Badaru and his wife Malama Badariyya of Nigeria had lost all hope of saving their eight-month-old twin daughters, Hussaina and Hassana, who were born with their spinal cord fused together. The doctors in Nigeria had told them that they might have to sacrifice one daughter to save the other. Malama, however, had doubts if one twin would survive without the other. “I think it is one life governing the other. They cannot live without each other,” she told Dr. Prashant Jain, Consultant Paediatric Surgery at BLK Super Speciality Hospital in Delhi, where the couple took their daughters six months ago in the hope of seeing a miracle.
Jain had not handled a case like this before, so he was not too confident initially. But Malama's concern for her daughters encouraged him to do research on the surgery. He found just four to five such documented cases in the world. So, he held a brainstorming with his colleagues.
The surgery was going to be a complicated one that involved life-threatening risks. Jain, however, decided to do it. With the help of modern 3D imaging techniques, Jain and his team of 12 doctors studied each vessel and nerve involved in the surgery. They rehearsed for hours on clay dummies. On the day of the surgery, the monitors, wires and instruments to be used in the surgery were colour-coded. The surgery lasted 16 hours. The separation surgery took 12 hours and reconstructing the twins' vagina, anus and rectum took another four hours.
Four months later, the girls returned to India to celebrate their first birthday with the people who changed their lives. They were cheerful and in perfect health. “Looking at them now, you cannot tell that they were joined once,” says a doctor, who was part of the team.
This is just one among the many success stories that are being written in hospitals across India. In most hospitals today, doctors still depend on CT scan images, which provide only a two-dimensional view of an organ. However, the 3D images made from polylactic acid provide a better view of the vessels, bones and tissues involved in the surgery.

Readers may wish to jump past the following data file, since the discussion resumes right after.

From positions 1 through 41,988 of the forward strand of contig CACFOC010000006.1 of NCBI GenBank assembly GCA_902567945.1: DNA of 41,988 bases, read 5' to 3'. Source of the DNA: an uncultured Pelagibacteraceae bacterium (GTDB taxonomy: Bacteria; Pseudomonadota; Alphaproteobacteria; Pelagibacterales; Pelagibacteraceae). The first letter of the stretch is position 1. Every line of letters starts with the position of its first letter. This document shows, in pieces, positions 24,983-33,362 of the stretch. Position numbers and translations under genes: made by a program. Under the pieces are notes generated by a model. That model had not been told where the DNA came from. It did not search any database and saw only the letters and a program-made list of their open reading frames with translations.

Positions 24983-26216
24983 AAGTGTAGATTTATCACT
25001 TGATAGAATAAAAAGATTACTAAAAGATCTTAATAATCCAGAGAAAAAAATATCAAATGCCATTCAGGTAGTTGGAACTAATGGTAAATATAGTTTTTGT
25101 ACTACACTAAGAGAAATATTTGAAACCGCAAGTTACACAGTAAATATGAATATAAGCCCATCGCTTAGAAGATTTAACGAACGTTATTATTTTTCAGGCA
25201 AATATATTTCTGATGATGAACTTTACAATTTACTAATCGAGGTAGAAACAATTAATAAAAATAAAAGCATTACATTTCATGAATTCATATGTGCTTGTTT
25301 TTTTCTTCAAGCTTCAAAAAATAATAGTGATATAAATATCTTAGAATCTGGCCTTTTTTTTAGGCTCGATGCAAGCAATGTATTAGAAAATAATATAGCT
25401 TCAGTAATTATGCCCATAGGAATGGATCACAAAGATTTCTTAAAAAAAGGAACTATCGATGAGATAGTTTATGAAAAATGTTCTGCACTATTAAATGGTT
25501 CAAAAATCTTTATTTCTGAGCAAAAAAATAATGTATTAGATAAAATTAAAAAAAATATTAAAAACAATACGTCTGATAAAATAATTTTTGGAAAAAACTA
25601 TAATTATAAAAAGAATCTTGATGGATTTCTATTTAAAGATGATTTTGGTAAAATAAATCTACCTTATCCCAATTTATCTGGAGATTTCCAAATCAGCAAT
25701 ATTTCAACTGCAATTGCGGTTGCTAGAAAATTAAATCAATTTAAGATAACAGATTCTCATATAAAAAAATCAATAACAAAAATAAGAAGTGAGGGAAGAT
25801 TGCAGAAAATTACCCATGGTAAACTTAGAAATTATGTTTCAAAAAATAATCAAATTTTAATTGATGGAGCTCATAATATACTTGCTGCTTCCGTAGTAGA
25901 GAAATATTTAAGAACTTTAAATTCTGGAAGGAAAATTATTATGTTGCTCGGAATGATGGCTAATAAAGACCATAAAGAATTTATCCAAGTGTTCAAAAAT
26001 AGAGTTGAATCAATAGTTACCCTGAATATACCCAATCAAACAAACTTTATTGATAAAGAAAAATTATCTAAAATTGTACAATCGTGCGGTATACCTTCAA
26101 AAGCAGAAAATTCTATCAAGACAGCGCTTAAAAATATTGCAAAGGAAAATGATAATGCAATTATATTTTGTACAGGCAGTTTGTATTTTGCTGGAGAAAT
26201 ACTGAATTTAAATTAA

“It was like holding the skull in my hands. I could see the bones from every possible angle,” says Kumar. “It helped me in designing my surgery with precision.”
The use of 3D imaging has changed the way surgeries are being approached. Doctors now know in advance what to expect on the operation table and are, therefore, better prepared. Apart from 3D imaging, doctors are using 3D printing surgical instruments, which are cheaper and can be customised according to the surgery.
Three-dimensional prosthetics is another area that holds promise. For people who lose their limbs to an accident or disease and can't afford costly prosthetics, 3D printed prosthesis could be a good alternative.
SPY imaging is another technique that allows the doctors to capture, review, print and archive high-quality image sequences of blood flow in vessels and micro-vessels, tissue and organ perfusion in real time during surgery.
Another success story is that of Praveen Kumar, 56, of Delhi, who lost his leg in an accident in 1984. Kumar could not get a prosthesis because the remaining stump on his leg had turned 90 degrees, pointing towards the ceiling.
Years later, while visiting a friend, who was admitted in BLK Super Speciality Hospital, Kumar met Dr. Yash Gulati, an Orthopaedic Surgeon. Kumar's case made Gulati curious. So, he offered to do a free check-up on him. A CT scan revealed that Kumar had ankylosing spondylitis because of which his hips and spine had fused together. He underwent a hip replacement surgery following which the twisted stump came back to its normal position. Kumar then got himself a prosthetic leg. “He is now on physiotherapy to mobilise his thigh muscles, which have not been in use for the past 30 years. Soon, he would be walking,” says Gulati.